San Jose: Ex-DA seeks to open charter school
Reprinted originally from The Mercury News.
After decades of prosecuting young lawbreakers, Marc Buller is laying the groundwork for a charter middle school, one that he hopes will steer Santa Clara County’s most troubled youth away from delinquency.
Buller’s Legacy Academy likely would be the first public charter in California targeting foster youth and kids on probation as well as those expelled or chronically truant. It’s an idea that came to Buller, 58, before he retired in 2014 after serving as the county’s assistant district attorney, overseeing juvenile crime.
“If kids can’t read,” Buller said, “They graduate into prisons.”
In 2014, the latest figures available, 500 children under age 14 were referred to Santa Clara County probation and nearly 1,400 children were in foster care. Many of those youths bounce from school to school.
Legacy aims to engage families more intensively than traditional public schools and offer kids social, emotional and behavioral support, while steering them back on track so that they can focus on learning. It could open as early as August 2017, with as many as 120 sixth-graders, and eventually grow to 360 middle-schoolers. Buller is targeting pre-teens because it’s an opportune age to intervene, and prepare kids for high school.
First, though, the Legacy needs approval by the Santa Clara County Board of Education, which is slated to vote Wednesday.
“I think that’s a great idea,” said Linda Paster, a longtime foster parent who currently cares for seven adolescent girls in her Milpitas home. Kids who have been abused are angry, take it out on other people, and don’t care about school because of what they’re going through, she said. “I will be the first one ready to sign up my children.”
Buller’s novel vision has attracted backing from a constellation of current and former social services and education officials.
“It was so clear to me that we were not doing justice by the kids we were serving,” said former county mental health Director Nancy Peña, who sits on the Legacy board.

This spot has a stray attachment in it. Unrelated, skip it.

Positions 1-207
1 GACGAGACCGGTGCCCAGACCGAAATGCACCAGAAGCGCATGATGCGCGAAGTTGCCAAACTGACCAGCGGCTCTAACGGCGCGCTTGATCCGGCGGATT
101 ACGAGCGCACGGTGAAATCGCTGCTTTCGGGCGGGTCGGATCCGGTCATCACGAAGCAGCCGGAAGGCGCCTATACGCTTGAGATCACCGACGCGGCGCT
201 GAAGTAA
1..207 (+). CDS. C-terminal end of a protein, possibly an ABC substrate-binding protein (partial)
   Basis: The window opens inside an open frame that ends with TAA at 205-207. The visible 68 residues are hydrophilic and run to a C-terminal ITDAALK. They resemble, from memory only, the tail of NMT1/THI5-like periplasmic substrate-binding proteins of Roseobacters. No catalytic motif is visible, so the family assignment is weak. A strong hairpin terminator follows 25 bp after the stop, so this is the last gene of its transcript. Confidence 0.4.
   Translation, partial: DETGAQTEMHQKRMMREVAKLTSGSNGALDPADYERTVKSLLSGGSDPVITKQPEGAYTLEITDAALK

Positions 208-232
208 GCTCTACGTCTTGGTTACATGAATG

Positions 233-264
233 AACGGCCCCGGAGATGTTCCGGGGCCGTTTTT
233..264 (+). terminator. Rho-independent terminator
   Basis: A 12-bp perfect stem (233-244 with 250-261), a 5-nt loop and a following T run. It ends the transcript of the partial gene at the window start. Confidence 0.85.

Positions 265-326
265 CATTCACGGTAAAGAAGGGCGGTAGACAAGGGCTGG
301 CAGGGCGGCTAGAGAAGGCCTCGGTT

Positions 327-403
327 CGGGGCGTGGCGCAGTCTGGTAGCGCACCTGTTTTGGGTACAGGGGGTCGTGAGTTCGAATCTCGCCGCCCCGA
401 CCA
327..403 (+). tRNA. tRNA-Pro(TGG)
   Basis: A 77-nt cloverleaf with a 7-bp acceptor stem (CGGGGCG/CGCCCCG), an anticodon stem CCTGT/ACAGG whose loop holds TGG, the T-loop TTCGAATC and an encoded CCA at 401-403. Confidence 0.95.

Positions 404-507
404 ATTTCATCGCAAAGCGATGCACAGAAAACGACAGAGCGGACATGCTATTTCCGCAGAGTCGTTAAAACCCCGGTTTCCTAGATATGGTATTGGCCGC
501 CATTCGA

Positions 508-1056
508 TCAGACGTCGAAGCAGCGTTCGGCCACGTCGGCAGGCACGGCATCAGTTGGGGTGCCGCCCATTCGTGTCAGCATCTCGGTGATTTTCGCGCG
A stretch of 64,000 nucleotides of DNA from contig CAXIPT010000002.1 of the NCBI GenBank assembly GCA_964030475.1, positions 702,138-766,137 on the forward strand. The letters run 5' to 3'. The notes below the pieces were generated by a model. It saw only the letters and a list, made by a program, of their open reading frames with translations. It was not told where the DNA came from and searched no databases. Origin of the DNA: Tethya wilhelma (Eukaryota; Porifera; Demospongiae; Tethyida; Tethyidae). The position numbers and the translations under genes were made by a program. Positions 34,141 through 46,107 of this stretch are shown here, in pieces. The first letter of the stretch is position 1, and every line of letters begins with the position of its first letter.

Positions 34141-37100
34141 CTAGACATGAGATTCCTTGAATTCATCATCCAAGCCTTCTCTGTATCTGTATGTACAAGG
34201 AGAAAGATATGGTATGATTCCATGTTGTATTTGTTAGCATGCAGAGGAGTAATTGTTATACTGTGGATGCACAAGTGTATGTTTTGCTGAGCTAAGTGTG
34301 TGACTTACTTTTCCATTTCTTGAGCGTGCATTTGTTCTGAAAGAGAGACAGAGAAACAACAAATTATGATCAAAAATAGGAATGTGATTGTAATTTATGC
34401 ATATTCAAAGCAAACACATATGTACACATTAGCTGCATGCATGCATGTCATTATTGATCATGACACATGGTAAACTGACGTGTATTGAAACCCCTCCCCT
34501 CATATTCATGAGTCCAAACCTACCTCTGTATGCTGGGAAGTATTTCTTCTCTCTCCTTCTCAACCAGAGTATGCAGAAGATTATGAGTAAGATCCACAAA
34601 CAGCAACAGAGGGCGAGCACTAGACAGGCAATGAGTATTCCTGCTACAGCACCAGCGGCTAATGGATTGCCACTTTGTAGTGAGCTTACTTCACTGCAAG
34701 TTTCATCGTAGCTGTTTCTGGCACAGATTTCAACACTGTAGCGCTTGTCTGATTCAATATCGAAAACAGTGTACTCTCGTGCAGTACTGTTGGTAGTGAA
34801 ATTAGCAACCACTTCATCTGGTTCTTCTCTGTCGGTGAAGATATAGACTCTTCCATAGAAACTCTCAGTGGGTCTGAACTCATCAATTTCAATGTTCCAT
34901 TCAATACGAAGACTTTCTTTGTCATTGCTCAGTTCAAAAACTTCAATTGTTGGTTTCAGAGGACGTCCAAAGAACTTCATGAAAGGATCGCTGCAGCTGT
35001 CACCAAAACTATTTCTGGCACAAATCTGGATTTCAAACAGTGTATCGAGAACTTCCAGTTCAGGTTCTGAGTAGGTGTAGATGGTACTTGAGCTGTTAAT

“This is a group of children and families that doesn’t currently have an obvious (education) solution that’s working,” said Greg Lippman, another Legacy board member and executive director of ACE, which runs five charter schools in the county.
But Legacy also faces many obstacles, starting with the tough student population it’s targeting. Studies show 90 percent of kids in the court system have suffered trauma, typically early in life and often repeatedly. Seventy percent have mental health issues and 30 percent suffer from post-traumatic stress disorder.
Unlike continuation schools, where districts sometimes place delinquent students, Legacy will have to persuade parents to send their children out of their neighborhoods and to pry preteens away from their friends to attend what could be labeled as the place for troublemakers.
“School districts work with all kids,” Alum Rock parent Maria Martinez said in opposing Legacy’s charter petition. “Why do you open another school instead of working with the school districts?”
Legacy Academy Executive Director Marc Buller hopes to build a charter middle school for troubled kids on the grounds of Emaus Church, in San Jose, Calif.,
Legacy Academy Executive Director Marc Buller hopes to build a charter middle school for troubled kids on the grounds of Emaus Church, in San Jose, Calif., on Wednesday, Jan. 20, 2016. Buller is a retired Santa Clara County Chief Assistant District Attorney who proposes to open a charter middle school for kids who have had brushes with the law, foster kids or those with behavioral problems. (LiPo Ching/Bay Area News Group) ( LiPo Ching )
Legacy will depend on referrals from elementary school districts — Alum Rock, Franklin-McKinley, Evergreen and Mount Pleasant — that oppose Buller’s petition, because their leaders believe that the county board of education shouldn’t be approving charter schools. Buller, however, argues he needs a countywide charter to draw kids from many districts.
While the county school board is no longer as charter-friendly as it once was, Legacy’s hopes were buoyed at a recent hearing when the board’s staunchest charter opponent, Claudia Rossi of Morgan Hill, spoke passionately of the need for schools for troubled youth.
“The trauma to the families is immeasurable,” she said, noting that most suspended students are Latino boys. “I can’t sit by and not listen to a possible solution for those families who are quite desperate.”
Despite the challenges, providence seems to be smiling on Legacy. While the challenge of securing a campus bedevils charter-school operators throughout the pricey and built-out Bay Area, a chance conversation a year ago led Buller to an undeveloped 2.2-acre parcel smack in the middle of San Jose. It was so hidden in plain view that he drove past it several times on his search.
When he finally could take a look, he stood in amazement. On busy McLaughlin Avenue, behind an 1890s farmhouse, stretched the perfect, empty site for a small school.
“Don’t tell anyone about it,” Legacy’s consulting architect, Bill Gould, urged Buller.
The owners of the land, the 70-member Emaus Church, welcomed the school proposal. Emaus plans to lease the land at 1970 McLaughlin Ave. for a yet-to-be-negotiated price. Up to 18 modular buildings will be installed, and the aging farmhouse will remain as the new pastor’s home. The church will get to use Legacy classrooms on weekends.
It appears to be a match made, well, in heaven. The property even has two entrances to allow for a U-shaped driveway for student pickup and drop-off.
“We’ve always wanted to be able to serve the community around us,” said church elder Andrew Calderon. “We would love to be a part of that.”